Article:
Prior work established the benefits of server-recorded user engagement measures (e.g. clickthrough rates) for improving the results of search engines and recommendation systems. Client-side measures of post-click behavior received relatively little attention despite the fact that publishers have now the ability to measure how millions of people interact with their content at a fine resolution using client-side logging. In this study, we examine patterns of user engagement in a large, client-side log dataset of over 7.7 million page views (including both mobile and non-mobile devices) of 66,821 news articles from seven popular news publishers. For each page view we use three summary statistics: dwell time, the furthest position the user reached on the page, and the amount of interaction with the page through any form of input (touch, mouse move, etc.). We show that simple transformations on these summary statistics reveal six prototypical modes of reading that range from scanning to extensive reading and persist across sites. Furthermore, we develop a novel measure of information gain in text to capture the development of ideas within the body of articles and investigate how information gain relates to the engagement with articles. Finally, we show that our new measure of information gain is particularly useful for predicting reading of news articles before publication, and that the measure captures unique information not available otherwise.
A wee old women came in and said "I've a question. Why does page 7 in all the books I take out have the 7 underlined in pen? It seems odd."
"What?" I say, thinking she might be a bit off her rocker. She showed me, and they did.
I asked if she was doing it, she said she wasnt and showed me the new book she was getting out that she hadnt even had yet. It also had the 7 underlined! "I don't know, maybe someone really likes page 7?" I said, assuming of course that there is a serial killer in the library.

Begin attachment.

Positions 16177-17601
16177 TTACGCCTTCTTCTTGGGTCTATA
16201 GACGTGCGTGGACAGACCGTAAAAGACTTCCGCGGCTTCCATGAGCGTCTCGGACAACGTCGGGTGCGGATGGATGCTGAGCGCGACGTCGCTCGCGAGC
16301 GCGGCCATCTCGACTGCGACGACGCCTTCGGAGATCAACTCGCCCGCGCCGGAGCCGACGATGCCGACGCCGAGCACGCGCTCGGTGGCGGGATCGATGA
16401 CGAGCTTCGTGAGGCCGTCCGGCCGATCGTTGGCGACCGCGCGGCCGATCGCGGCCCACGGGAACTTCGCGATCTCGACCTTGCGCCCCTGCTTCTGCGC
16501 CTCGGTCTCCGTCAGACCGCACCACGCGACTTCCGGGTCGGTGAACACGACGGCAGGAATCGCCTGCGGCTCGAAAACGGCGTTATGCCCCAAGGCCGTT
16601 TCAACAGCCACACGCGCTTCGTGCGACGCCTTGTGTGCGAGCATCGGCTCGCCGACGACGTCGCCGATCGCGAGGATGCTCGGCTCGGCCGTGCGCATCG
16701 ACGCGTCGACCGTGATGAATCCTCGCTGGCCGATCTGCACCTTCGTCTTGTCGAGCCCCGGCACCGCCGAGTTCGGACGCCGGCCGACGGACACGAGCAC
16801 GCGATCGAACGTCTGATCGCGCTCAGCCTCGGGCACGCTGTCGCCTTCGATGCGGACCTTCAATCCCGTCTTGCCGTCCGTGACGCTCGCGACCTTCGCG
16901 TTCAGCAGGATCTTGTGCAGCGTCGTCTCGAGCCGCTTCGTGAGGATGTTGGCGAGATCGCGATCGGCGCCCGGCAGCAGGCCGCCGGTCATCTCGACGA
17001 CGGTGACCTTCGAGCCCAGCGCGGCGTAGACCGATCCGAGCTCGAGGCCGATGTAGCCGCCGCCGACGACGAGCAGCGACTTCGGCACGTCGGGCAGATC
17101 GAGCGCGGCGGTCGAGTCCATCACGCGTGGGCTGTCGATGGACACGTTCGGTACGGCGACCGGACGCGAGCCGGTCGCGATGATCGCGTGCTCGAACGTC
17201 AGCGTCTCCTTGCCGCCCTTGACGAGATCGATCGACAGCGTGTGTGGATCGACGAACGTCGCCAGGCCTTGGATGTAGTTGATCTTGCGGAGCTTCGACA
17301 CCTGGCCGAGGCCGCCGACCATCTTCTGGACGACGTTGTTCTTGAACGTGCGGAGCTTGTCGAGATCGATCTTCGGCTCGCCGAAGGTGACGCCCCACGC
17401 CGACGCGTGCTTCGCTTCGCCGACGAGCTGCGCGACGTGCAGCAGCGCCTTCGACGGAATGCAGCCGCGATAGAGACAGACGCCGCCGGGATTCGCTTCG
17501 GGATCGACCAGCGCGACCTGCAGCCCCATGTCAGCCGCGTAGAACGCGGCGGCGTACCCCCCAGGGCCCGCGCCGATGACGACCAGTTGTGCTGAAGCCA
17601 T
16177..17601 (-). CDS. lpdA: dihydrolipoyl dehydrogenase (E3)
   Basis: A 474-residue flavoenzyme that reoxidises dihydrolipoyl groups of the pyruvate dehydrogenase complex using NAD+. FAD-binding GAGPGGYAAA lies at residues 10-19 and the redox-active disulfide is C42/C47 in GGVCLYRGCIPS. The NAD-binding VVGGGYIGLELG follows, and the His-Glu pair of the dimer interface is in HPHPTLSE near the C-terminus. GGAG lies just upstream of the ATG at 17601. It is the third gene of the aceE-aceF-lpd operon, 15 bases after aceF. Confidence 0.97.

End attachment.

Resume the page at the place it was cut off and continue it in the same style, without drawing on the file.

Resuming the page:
I checked some other books. Most didn't have it, but a lot in this genre did - they're "wee old women" books (romances set in wartime Britain etc). Lots of underlined 7s. The woman who pointed it out shrugged and went on her way, "just thought you should know".
My manager came back from doing arts and crafts with some of the kids and I decide to tell her about the serial killer in the library.
And that’s how I found out that a lot of our elderly clientele have secret codes to mark which books they’ve read before.
Our computers do it automatically but many have been doing it since before that was possible, so Esther might underline page 7, while Anne might draw a little star on the last page, and Fred might put an “f” on the title page. Then when they pick it up, they can check!
It’s quite clever really but now I’m dying to just underline page 7 of every new wee old women book we get in.
So, good news: there’s not a serial killer in the library whose MO include the number 7 and wartime romances. Bad news: people are defacing books rather than just asking us to scan them (smiling face with smiling eyes)
I'm now concerned that the amount of people enjoying this thread means there's going to be a new spate of readers using secret codes - apologies to librarians everywhere!
(although, in truth, I find it hard to be annoyed about it - better than torn pages and felt pen graffiti!)
(Also, I am new to the library job, hence why I hadn't seen it before! The library and our customers are great though (smiling face with smiling eyes))
Just had another victim of the page 7 vandal returned!!!
(Now checking every book that looks like it might be their taste...)
This is such an interesting little story including some cultural anthropology.
Our tech columnist tried to skip digital news for a while. His old-school experiment led to three main conclusions.
A somewhat link-baity headline, but overall a nice little article with some generally solid advice. I always thought that even the daily paper was at too quick a pace and would much prefer a weekly or monthly magazine that does a solid recap of all the big stories and things one ought to know, that way the stories had had some time to simmer and all the details had time to come out. Kind of like reading longer form non-fiction of periods of history, just done on a somewhat shorter timescale.